November 18 - 24, 2012: Issue 85  

Clutter of cruise ships

Cabin on Victoria Lianna.

Bejewelled dancers.

 Chongqing Opera House

Gardens in temple area.

 Cruising the Yangtze River
by Robyn McWilliam

After two days in China we’re on the move to a mountainous area inland. A coach awaits us after our flight from Shanghai to Yichang. Road travel is a chance to observe and learn more of the Chinese way of life before joining the ship.

Tower after tower of new apartments face the river as we drive through town. Older buildings are unkempt. Caged balconies are clogged with dusty possessions. Clothes flap on a line amidst straggly pot plants. Only the parklands along the waterfront provide tranquil relief from the high rises. These are more affordable than in the larger cities and the climate is good in this area.

We notice a high school and its basketball courts alive with energetic teenagers. Soccer is popular too. School days are long commencing at 7 am and some students don’t finish their homework until 11 pm. Our guide tells us of interviews and fees to ensure his daughter attends one of the best preschools. A good education is seen as a way to improve your life in China.

I see a toddler squat and pee on the dusty roadside and realise his pants have an opening at the crutch thereby avoiding the use of nappies. We’re told the best baby formula is imported from Australia.

Early evening we buy wine and cashew nuts for on board. Then we’re whisked into a restaurant for another frenetic Lazy Susan dinner. Oh for a leisurely meal at home with a glass of red! After driving through mountains, in darkness we cram into large funicular-like cars. They clank and creak their way down the slipway to the docks. We follow a circuitous path with staff positioned at strategic spots in case we get lost. ‘Welcome’ is the message echoed over and over as we find our boat, the Victoria Lianna. Wearily, we enter our comfortable cabin.

Next day we drive to The Three Gorges Dam, our first excursion. With narrow gorges and granitic bedrock this was the ideal spot to dam the Yangtze, China’s longest and the world’s busiest river. Apart from power generation it aims to improve navigation and assist with flood control. Construction commenced in December 1994. Except for the ship lift the dam project was completed in July 2012. It’s the biggest hydroelectric plant in the world (29 turbines are working) and it displaced around 1.3 million people. A new town has been built but the older people miss the feeling of community.

Arriving at the dam site, the masses of concrete are as grey as the skies. Building cranes soar into the misty air. We walk to the top of an observatory tower. At its base two men are struggling to carry a concrete block slung on a bamboo pole. In another building a model of The Three Gorges Dam project is on display. Twenty eight thousand workers, one third of them women, covered three eight hour shifts during construction. Many workers have moved on to four more dams being built. China was planning to go nuclear until the Fukushima disaster in Japan in 2011 caused them to reconsider.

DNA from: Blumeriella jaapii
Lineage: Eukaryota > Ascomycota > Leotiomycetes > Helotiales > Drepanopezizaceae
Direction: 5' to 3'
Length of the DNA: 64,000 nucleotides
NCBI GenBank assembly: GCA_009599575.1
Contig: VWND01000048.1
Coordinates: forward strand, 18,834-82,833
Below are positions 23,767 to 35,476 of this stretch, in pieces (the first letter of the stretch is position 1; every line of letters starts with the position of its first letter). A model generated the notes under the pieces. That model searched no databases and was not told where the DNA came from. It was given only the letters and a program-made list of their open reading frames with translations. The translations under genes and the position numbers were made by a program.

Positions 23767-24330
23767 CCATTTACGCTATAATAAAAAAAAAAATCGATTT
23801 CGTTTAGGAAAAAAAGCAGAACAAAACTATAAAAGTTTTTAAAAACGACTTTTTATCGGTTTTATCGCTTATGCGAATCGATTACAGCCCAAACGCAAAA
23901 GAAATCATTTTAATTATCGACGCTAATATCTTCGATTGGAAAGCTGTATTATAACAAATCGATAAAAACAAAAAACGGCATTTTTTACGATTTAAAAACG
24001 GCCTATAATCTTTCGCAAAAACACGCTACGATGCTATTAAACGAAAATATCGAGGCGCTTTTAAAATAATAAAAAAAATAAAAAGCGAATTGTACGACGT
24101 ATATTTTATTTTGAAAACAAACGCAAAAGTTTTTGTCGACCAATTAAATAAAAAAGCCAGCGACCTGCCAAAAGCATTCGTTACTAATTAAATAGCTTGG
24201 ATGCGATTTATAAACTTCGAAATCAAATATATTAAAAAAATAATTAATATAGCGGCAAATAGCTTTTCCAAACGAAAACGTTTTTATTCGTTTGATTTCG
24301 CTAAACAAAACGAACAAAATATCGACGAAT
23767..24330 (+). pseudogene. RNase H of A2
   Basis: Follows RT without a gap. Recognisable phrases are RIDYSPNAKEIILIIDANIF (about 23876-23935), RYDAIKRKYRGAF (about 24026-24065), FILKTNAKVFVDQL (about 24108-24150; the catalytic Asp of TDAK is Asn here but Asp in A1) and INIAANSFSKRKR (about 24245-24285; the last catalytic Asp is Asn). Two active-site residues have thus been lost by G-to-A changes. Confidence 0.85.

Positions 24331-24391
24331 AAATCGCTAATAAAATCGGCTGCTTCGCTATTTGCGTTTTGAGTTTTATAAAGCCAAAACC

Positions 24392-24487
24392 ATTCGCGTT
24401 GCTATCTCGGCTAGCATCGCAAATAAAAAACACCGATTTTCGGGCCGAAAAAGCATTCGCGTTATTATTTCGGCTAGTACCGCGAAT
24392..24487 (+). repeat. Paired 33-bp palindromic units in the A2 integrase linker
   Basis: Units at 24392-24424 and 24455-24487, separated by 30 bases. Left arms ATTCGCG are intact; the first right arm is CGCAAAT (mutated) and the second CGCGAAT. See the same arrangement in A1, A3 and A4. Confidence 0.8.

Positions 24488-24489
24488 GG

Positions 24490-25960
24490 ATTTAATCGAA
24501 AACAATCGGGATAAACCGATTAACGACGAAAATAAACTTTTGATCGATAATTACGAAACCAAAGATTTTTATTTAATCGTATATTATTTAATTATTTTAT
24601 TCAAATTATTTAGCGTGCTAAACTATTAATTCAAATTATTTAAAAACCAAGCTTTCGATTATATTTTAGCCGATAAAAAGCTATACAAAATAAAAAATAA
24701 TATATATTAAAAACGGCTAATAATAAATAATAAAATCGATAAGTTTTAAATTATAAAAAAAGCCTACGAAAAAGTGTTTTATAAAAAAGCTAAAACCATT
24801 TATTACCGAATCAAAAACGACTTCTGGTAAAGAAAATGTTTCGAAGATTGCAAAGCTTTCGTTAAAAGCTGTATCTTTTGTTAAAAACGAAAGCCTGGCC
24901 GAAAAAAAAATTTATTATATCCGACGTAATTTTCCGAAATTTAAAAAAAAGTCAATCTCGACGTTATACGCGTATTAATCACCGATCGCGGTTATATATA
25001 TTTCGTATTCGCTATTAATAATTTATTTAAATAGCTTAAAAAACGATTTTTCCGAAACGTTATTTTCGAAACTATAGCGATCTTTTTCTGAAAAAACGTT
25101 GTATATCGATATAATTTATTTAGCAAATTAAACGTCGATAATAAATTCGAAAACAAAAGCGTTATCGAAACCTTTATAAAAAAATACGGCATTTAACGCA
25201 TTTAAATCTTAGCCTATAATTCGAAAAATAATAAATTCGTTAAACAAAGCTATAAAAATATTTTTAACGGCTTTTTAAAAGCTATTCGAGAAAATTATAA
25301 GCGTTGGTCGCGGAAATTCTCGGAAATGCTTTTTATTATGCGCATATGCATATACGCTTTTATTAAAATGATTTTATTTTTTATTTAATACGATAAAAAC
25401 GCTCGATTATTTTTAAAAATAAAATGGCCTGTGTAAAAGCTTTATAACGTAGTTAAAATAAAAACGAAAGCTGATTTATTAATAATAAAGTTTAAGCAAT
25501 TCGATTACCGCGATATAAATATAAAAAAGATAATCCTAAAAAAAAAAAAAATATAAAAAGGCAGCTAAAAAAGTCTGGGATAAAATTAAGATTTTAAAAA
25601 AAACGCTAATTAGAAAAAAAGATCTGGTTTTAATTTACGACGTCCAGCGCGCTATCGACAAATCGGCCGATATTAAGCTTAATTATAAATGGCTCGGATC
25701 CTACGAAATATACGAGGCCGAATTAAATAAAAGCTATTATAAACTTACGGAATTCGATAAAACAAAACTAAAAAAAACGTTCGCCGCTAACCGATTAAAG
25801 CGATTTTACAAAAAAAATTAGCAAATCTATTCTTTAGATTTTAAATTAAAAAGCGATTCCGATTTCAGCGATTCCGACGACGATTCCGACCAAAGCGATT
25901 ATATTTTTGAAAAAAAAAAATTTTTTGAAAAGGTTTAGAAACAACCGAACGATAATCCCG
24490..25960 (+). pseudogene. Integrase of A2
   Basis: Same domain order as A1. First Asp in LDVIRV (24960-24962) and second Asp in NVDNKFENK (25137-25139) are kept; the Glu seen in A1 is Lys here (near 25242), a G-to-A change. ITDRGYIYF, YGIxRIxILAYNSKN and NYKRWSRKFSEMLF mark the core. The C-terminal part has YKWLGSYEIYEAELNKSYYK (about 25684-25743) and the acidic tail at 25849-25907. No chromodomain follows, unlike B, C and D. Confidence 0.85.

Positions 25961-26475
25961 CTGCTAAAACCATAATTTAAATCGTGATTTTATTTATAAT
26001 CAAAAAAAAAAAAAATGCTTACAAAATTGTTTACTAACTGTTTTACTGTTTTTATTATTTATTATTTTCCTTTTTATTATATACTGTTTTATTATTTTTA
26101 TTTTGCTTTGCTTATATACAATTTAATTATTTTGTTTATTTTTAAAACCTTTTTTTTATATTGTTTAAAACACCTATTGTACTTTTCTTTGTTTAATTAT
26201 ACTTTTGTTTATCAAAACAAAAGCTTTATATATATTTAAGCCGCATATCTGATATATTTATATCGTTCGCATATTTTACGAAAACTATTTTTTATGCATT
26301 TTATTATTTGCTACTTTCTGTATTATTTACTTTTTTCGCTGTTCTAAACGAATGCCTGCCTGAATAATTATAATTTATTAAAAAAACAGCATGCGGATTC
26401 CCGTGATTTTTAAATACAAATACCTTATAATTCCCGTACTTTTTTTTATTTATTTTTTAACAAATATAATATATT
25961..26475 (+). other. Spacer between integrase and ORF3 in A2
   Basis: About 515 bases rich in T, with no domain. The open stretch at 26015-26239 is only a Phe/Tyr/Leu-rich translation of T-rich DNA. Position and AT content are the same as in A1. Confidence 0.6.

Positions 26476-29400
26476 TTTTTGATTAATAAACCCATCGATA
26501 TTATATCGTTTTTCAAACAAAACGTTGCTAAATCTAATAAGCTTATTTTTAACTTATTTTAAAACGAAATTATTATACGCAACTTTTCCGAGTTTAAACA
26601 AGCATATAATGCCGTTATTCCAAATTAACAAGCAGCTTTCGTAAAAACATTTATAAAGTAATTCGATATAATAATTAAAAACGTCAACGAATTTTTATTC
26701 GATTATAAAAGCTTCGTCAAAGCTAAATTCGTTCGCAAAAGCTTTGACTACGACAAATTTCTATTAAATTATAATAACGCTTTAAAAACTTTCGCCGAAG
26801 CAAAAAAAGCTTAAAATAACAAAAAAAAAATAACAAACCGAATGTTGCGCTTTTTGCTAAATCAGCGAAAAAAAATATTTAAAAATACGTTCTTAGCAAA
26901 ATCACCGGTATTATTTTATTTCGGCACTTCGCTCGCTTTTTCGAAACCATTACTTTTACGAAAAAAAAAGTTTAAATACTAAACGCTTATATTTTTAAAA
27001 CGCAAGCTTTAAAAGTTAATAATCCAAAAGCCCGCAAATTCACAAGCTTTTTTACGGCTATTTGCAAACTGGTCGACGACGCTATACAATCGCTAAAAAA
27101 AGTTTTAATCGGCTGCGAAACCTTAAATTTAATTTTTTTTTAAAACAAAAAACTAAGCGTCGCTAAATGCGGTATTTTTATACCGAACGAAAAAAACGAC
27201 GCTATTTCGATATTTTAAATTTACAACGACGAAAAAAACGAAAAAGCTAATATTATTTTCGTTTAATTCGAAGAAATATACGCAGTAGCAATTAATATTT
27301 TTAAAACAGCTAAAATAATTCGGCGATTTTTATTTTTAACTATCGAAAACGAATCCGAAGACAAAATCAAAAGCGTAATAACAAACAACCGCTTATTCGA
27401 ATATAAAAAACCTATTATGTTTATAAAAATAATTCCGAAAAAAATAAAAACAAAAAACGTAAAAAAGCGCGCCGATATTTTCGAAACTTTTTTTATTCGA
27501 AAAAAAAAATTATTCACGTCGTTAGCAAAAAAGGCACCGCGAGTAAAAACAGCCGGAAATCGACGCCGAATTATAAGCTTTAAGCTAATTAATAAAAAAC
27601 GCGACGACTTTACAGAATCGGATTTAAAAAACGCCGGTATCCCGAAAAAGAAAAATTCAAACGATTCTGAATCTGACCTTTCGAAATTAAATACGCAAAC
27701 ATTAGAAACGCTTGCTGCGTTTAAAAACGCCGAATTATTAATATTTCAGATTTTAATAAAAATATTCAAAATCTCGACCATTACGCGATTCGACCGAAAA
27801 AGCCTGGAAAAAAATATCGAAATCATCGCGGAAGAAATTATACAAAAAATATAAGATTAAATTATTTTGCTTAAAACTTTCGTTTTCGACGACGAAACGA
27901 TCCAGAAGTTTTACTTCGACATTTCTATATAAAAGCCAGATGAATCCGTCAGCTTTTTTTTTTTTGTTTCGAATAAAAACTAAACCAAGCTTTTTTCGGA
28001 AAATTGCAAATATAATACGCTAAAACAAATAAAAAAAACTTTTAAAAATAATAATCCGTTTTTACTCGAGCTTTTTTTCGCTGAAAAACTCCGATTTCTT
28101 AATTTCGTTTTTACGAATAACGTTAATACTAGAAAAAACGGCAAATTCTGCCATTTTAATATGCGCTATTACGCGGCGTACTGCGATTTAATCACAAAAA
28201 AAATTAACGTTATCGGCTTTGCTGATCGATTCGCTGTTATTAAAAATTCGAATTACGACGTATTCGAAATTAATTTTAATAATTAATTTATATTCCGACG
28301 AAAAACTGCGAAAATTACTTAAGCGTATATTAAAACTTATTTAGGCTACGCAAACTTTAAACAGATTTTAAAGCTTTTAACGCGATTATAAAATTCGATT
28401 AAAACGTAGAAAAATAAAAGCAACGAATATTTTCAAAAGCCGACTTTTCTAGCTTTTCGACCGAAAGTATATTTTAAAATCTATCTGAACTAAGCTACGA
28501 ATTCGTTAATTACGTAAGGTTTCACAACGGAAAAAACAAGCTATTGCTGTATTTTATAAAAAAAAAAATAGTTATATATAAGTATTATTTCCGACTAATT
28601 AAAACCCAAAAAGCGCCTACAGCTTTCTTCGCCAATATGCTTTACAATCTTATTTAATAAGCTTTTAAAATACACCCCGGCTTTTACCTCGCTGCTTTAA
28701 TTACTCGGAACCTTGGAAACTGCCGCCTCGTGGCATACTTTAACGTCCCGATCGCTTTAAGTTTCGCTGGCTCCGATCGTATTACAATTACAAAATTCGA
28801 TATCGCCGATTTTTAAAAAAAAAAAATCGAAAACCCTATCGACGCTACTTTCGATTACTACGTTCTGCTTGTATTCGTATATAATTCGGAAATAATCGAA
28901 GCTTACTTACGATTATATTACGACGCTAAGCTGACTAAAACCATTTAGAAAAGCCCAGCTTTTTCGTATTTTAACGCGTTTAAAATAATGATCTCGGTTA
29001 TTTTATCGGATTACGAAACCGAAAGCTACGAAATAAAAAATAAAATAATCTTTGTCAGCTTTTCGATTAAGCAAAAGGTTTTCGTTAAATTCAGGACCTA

Massive locks provide passage for larger ships but they take four hours to get through. We don’t see much movement. Our boat did not have to go through as it was berthed above the dam.

I barter for two pink sequinned umbrellas in one of the ubiquitous tourist shops and pay a third the asking price. They will be dress-up items for our four year old granddaughters.

That night after the Captain’s Welcome Dinner there is an evening show. Synchronised dancers perform to the accompaniment of music; their elegant movements and bejewelled attire a visual delight. Metal extensions on their fingers remind me of old Siam. The spectacular costumes representing the minority peoples are also extraordinary and colourful.

Early next morning there is a commentary in the lounge as we pass through Wu Gorge. Amazing limestone cliffs with some greenery anchored in rocky ledges loom above us. We are transferred to a small ferry at Wushan and motor along the Daning River to see the remains of an ancient plank walkway. We strain to see a hanging coffin left high above inside a cave by the Ba people two thousand years ago. Carved from a whole piece of wood, it prevented bodies being taken by beasts. A ride in a small peapod rowboat with a traditionally dressed boatman is a highlight. His cape and hairy hat haloing his head takes us back to another era.

Cruising is most enjoyable away from the busy crowded cities. We go ashore to visit the White Emperor City, an ancient temple complex atop a hill. Since the water level has risen due to the dam project, the elevated Wind and Rain Bridge has been built to connect what is now an island. Supporting pillars rise more than a hundred metres above the water. Buildings house statues of the Three Kingdom heroes. The ambience of the gardens, the bridge and the coiled dragon make for a pleasant afternoon.

All too soon we dock at Chongqing on our last night and see a building lit up on a point. We are told it’s the opera house, like Sydney’s. Next morning it appears green and shaped like a ship or tank. Behind it is an arched bridge. Is this a Chinese copy of Australia’s Opera House and Harbour Bridge? If so it’s a strange tribute.

Motoring through gorges, the slower pace and the varied shore excursions are just part of the attraction. For me this leisurely interlude is a break from hotel hopping and the frenzied activity in the cities. Including a Yangtze River cruise on your China holiday is highly recommended.

Words and Photos by and Copyright of Robyn McWilliam, 2012 . All Rights Reserved.

 Statue of Liu Bei, Baidi Temple

Boat man.